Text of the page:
Halloween could come costumed as a shining beacon of economic recovery this year as Americans plan to return to 2008 spending levels on candy and costumes after pulling back in fear last year.

A heavy-breathing ghoul may still be hiding in the back seat, of course, waiting to drag consumers back into economic gloom later in the year. But for now, consumers plan to have a little fun.

Americans plan to spend on average $66.28 on decorations, food and festive attire, significantly above the $56.31 they budgeted last year, according to the results of a consumer survey done by BIGresearch for the National Retail Federation.

"In recent years, Halloween has provided a welcome break from reality, allowing many Americans a chance to escape from the stress the economy has put on their family and incomes," said Matthew Shay, president and CEO of the Washington retail group, in a prepared statement.

That echoes the analysis offered in 2008, when the world's financial markets were melting (not exactly like the Wicked Witch), but consumers were budgeting $66.54, up from the previous year.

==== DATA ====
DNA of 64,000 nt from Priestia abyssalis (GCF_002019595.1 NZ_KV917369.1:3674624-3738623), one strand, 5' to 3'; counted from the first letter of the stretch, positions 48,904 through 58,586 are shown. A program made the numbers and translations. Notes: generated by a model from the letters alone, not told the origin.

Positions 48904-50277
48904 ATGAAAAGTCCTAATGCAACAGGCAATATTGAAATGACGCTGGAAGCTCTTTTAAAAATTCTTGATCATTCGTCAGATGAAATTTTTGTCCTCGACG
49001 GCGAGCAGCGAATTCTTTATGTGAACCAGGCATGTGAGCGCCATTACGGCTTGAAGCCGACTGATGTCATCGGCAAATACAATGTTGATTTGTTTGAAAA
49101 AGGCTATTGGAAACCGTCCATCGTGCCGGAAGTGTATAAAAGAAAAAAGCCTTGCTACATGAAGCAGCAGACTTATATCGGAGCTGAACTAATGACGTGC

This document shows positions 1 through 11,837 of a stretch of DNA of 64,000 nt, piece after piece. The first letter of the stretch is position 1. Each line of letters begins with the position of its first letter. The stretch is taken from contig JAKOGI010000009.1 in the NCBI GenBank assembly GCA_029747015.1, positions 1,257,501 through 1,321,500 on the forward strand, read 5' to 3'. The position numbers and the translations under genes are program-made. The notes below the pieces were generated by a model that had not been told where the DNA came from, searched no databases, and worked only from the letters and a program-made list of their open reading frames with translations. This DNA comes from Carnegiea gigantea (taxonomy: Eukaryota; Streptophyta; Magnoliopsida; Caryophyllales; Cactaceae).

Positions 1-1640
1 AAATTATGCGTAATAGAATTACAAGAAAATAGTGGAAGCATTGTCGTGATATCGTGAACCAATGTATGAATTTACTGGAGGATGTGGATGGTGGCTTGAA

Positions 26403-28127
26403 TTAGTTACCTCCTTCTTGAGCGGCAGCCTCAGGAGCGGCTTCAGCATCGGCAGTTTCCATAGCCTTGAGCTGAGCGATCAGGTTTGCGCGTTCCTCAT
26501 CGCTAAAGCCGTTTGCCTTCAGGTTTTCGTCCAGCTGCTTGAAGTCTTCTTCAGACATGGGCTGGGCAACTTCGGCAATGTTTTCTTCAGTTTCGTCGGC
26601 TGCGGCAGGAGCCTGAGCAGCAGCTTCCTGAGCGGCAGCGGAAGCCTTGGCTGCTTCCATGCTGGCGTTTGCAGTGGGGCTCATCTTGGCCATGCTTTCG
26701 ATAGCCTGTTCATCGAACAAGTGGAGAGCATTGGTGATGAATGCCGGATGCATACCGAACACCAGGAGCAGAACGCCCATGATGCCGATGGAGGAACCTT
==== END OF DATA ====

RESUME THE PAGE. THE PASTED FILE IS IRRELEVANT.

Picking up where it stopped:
The retail organization's official quote that year was: "Consumers -- who have been anxious and uncertain for the past several months -- may be looking at Halloween as an opportunity to forget the stresses of daily life and just have a little fun." Tracy Mullin was NRF president and CEO then.

Ghosts and goblins may have more opportunities to roam this year as the holiday falls on a Sunday, turning the entire weekend into a chance to get out the fake blood and play "The Monster Mash."

More than 70 percent of those surveyed plan to hand out candy, and about half will decorate their homes or yards.

Not everybody is into the whole costume thing, but the survey found 40.1 percent planning to dress up. Last year, just 33.4 percent were willing.

A solid 30.1 percent of consumers said the state of the U.S. economy would affect their plans, generally by spurring them to spend less than they might have.

That might mean buying less candy, using last year's decorations or skipping that visit to a haunted house.

(0) comments

Welcome to the discussion.

Keep it Clean. Please avoid obscene, vulgar, lewd, racist or sexually-oriented language.
Don't Threaten. Threats of harming another person will not be tolerated.
Be Truthful. Don't knowingly lie about anyone or anything.
Be Nice. No racism, sexism or any sort of -ism that is degrading to another person.
Be Proactive. Use the 'Report' link on each comment to let us know of abusive posts.
Share with Us. We'd love to hear eyewitness accounts, the history behind an article.